Today’s Cinema Classics spotlight is devoted to another film that is airing on Turner Classic Movies this weekend as part of the TCM Film Fest: Special Home Edition.
The tale of a fiery Southern belle looking for love around the time of the Civil War quickly became one of the most memorable films of all time when “Gone with the Wind” was first released in 1939. But most people may not know that one year earlier, a very similar story had been told in a different film: “Jezebel”, a drama directed by William Wyler starring none other than Bette Davis in a role that could be easily mistaken for Scarlett O’Hara.
The film is set in 1850s Louisiana, and centers around Julie Marsden (Davis), a spoiled and independent Southern belle who inadvertently ruins her impending marriage by wearing a red dress to a ball where unmarried women were expected to wear white gowns, which she does merely because her fiancée Preston Dillard (Henry Fonda) would not go dress-shopping with her. But her trick ends up being more devastating than she thought, and she realizes this as she enters the ball and is met with scornful stares from everyone present. Julie begs Preston to let her leave, but he forces her stay and endure it. In the film’s most powerful scene, the two start to dance, and all the other couples slowly drift off the dance floor, until eventually Julie and Preston are left dancing alone.
After the ball, Preston breaks his engagement with Julie. He leaves, but Julie is too proud not to think he won’t come back. He does return, a year later, to help the doctor (Donald Crisp) contain an outbreak of yellow fever. Julie, now wearing the white gown, begs Preston for forgiveness, but does not know that he’s brought someone with him: his wife, Amy (Margaret Lindsey), who is from the North. Still determined to win Preston back, Julie devises a scheme to make him jealous, but her plans end up having unforeseen consequences.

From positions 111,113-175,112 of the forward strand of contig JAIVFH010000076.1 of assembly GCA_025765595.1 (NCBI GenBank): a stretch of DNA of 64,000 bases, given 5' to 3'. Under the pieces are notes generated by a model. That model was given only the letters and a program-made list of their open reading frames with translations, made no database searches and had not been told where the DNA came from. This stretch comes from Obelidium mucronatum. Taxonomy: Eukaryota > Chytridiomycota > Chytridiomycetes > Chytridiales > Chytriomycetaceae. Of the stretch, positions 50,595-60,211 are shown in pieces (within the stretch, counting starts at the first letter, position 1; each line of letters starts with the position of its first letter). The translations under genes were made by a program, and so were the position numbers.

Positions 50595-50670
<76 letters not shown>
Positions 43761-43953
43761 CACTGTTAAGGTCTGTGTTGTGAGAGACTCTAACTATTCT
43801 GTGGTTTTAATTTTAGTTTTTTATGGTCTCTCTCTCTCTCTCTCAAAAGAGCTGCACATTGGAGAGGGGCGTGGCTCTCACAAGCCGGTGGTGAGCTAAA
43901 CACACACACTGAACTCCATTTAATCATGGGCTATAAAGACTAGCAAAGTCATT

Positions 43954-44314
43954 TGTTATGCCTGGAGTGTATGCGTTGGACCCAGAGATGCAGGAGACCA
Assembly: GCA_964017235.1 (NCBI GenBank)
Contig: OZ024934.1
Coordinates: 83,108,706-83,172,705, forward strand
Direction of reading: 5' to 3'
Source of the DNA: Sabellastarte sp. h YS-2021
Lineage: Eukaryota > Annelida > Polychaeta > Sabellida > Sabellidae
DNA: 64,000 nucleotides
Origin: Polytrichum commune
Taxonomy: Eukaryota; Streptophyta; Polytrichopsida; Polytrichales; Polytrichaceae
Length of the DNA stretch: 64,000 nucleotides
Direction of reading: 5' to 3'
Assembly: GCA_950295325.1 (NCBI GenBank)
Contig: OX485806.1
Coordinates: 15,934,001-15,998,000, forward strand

This film has often been referred to as the black-and-white “Gone with the Wind”. It is also said that Bette Davis did not win the role of Scarlett O’Hara because she had essentially already played her in this movie; or that Davis decided to do “Jezebel” because she didn’t get the chance to play Scarlett, depending on who you ask. But regardless of all those comparisons, Davis is a perfect fit for the role of Julie, and gives one of the greatest performances of her career. She brings such an authenticity to every aspect of her character, from Julie’s care-free attitude in the beginning to the maturity she finally shows in the end. It is no wonder that Davis won that year’s Academy Award for Best Actress.
Davis easily out-performs every other actor in the movie, but the rest of the cast is still great. Fonda is appropriately restrained as Preston, and Fay Bainter deserves recognition for her performance as Julie’s aunt Belle Massey, which won her the Oscar for Best Supporting Actress.
But other aspects of the film are equally noteworthy. The steamy Southern setting enhances the passionate emotions the characters display, as does Max Steiner’s Oscar-nominated score. And then there are the wonderful costumes designed by Orry-Kelly, which are brilliantly used to illustrate Julie’s different emotional transitions: the red gown (you can visualize the red so well, despite the film being shot in black and white), for example, showing her boldness and independence, and the white one she wears afterward revealing her desire to repent.
This film easily could have, and maybe should have, won the Academy Award for Best Picture of 1938. Though it was beat by the wonderful Frank Capra comedy “You Can’t Take it With You”, it is an essential film, worth viewing if you’re a Bette Davis fan, a “Gone with the Wind” fan, or just a fan of classic films.
“Jezebel” will air on Turner Classic Movies on Sunday, April 19th at 6:00 AM EST. Runtime: 104 minutes.